Oh, to be transported back to a more innocent time, just a few weeks ago, when the greatest problem with the exercise of federal power seemed (merely) to be the Internal Revenue Service’s selective targeting of a handful of political organizations. Compared to what we’ve learned since, the IRS scandal seems a passing trifle.
I’m talking, of course, about the revelation that our government is engaged in widespread surveillance of its citizens. As Jay Leno put it, “We wanted a president that listens to all Americans — now we have one.”
Anybody who loves the Constitution and the freedoms it protects must wonder at what cost we’ve gained the illusion of security. Since Sept. 11, 2001, life has changed. This we know. But much of that change has been self-inflicted, by presidents of both parties.
We’ve lost hundreds of billions of dollars and thousands of human lives in two of the longest wars in American history (one still being waged, 12 years and counting), supported by a private-sector complex feeding an endless appetite for servers, cameras and aerial drones. Surely, Ike would be appalled.
The federal government grows apace, adding agencies with acronyms like DHS and TSA, along with their debt-fueled budgets and massive bureaucracies.
We’re still free to “move about the country” on Southwest, United or Delta, but only after standing in line, 3-ounce bottles of shampoo ready for inspection. And heaven forbid we need to walk with the aid of a light-saber-shaped cane, such as the one TSA agents attempted to confiscate from Peter Mayhew, the actor who played Chewbacca in “Star Wars,” just a few weeks ago at DIA.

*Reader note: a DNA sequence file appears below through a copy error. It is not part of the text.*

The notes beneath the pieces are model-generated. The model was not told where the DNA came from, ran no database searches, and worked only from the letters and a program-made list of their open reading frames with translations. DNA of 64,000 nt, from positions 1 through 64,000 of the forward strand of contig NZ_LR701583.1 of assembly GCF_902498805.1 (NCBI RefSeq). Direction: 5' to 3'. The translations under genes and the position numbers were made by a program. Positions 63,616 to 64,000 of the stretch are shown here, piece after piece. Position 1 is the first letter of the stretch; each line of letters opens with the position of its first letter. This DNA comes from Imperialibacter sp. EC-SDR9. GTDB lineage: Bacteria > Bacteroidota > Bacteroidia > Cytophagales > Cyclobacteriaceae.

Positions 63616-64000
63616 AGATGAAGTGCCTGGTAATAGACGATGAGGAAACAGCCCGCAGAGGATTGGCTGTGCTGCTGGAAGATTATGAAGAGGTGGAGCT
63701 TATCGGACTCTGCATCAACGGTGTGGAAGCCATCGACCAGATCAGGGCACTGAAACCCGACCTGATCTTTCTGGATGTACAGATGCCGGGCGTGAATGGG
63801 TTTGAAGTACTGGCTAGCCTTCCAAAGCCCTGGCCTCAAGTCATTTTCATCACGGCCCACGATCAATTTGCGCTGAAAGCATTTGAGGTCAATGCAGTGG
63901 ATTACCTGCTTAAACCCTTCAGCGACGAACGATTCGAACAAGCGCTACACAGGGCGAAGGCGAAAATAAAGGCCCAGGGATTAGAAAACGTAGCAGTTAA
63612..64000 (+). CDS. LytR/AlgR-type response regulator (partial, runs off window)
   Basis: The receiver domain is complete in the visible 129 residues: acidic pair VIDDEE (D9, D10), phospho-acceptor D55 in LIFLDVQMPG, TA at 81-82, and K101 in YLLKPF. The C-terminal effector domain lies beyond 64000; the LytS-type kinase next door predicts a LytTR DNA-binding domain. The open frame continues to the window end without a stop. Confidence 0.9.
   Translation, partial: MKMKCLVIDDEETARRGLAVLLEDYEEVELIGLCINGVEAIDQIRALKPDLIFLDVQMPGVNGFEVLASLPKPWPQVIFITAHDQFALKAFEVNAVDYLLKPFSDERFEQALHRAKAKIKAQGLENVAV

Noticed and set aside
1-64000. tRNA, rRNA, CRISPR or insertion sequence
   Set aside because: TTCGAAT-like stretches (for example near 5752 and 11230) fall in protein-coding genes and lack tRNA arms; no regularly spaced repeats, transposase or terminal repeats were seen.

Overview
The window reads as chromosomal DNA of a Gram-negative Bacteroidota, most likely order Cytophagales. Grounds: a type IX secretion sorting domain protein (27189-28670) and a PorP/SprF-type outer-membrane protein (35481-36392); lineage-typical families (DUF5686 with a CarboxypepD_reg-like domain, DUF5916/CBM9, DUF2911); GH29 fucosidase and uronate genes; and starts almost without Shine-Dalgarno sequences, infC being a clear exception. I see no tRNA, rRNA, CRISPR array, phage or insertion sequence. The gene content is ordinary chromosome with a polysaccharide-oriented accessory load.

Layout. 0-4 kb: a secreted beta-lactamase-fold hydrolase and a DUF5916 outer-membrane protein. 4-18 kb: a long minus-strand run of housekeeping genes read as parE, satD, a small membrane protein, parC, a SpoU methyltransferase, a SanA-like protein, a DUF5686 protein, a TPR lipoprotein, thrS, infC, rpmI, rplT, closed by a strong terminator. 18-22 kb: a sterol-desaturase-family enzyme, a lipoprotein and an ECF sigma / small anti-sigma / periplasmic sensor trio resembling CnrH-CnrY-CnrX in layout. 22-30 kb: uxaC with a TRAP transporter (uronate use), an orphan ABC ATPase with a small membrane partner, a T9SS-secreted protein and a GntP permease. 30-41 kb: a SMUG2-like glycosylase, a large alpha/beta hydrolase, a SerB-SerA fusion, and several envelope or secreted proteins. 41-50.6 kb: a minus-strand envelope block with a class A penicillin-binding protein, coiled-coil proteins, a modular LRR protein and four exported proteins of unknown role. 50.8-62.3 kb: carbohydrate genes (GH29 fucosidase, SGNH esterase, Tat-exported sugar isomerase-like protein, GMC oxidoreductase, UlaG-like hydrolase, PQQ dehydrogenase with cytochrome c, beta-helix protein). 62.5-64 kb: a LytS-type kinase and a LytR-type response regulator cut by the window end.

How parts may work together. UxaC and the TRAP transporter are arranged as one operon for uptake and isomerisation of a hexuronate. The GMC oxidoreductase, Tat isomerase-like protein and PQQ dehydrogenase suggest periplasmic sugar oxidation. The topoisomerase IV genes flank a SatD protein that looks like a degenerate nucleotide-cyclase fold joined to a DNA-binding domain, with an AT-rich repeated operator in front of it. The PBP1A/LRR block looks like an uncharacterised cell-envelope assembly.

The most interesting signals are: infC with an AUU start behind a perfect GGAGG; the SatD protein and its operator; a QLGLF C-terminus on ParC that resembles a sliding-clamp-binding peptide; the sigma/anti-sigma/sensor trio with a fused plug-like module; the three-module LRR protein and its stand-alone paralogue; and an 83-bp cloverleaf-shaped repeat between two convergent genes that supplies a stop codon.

And now this: Our own government has developed and deployed a wide-ranging surveillance infrastructure trained, at least in part, on our own communications.
It’s cliché to indulge in “What would Abraham Lincoln do?” inquiries at times like this, but I’m only human. So here goes.
In 1838, Lincoln addressed the Young Men’s Lyceum of Springfield, Ill. The topic was nominally slavery, but as was his wont, Lincoln extrapolated from that particular issue observations about the strengths — and weaknesses — of American institutions.
Here’s what he said: “All the armies of Europe, Asia and Africa combined, with all the treasure of the Earth (our own excepted) in their military chest; with a Buonaparte for a commander, could not by force, take a drink from the Ohio, or make a track on the Blue Ridge, in a trial of a thousand years.”
He continued: “(A)t what point then is the approach of danger to be expected? I answer, if it ever reach us, it must spring up amongst us. It cannot come from abroad. If destruction be our lot, we must ourselves be its author and finisher. As a nation of freemen, we must live through all time, or die by suicide.”
So I think it’s fair to ask again, as so many have done before me: Do the things we are now giving up (privacy, constitutionalism) outweigh the things we have gained (a possibly illusory modicum of security) in return?
Rob Witwer is a former member of the Colorado House of Representatives and co-author of the book “The Blueprint: How Democrats Won Colorado and Why Republicans Everywhere Should Care.”